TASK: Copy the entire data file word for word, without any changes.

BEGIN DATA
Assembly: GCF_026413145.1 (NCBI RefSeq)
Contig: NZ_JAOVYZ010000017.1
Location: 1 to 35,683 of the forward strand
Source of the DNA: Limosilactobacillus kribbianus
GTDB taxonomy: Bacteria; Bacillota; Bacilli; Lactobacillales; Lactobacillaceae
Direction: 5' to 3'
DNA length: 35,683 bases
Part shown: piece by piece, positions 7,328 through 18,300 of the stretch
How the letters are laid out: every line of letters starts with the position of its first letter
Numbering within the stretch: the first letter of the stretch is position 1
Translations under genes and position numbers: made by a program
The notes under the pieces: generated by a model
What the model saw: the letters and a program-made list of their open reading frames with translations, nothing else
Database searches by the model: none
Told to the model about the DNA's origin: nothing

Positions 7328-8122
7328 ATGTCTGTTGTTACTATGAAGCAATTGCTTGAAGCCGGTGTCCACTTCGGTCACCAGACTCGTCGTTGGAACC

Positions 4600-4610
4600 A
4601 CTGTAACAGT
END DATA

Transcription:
Assembly: GCF_026413145.1 (NCBI RefSeq)
Contig: NZ_JAOVYZ010000017.1
Location: 1 to 35,683 of the forward strand
Source of the DNA: Limosilactobacillus kribbianus
GTDB taxonomy: Bacteria; Bacillota; Bacilli; Lactobacillales; Lactobacillaceae
Direction: 5' to 3'
DNA length: 35,683 bases
Part shown: piece by piece, positions 7,328 through 18,300 of the stretch
How the letters are laid out: every line of letters starts with the position of its first letter
Numbering within the stretch: the first letter of the stretch is position 1
Translations under genes and position numbers: made by a program
The notes under the pieces: generated by a model
What the model saw: the letters and a program-made list of their open reading frames with translations, nothing else
Database searches by the model: none
Told to the model about the DNA's origin: nothing

Positions 7328-8122
7328 ATGTCTGTTGTTACTATGAAGCAATTGCTTGAAGCCGGTGTCCACTTCGGTCACCAGACTCGTCGTTGGAACC

Positions 4600-4610
4600 A
4601 CTGTAACAGT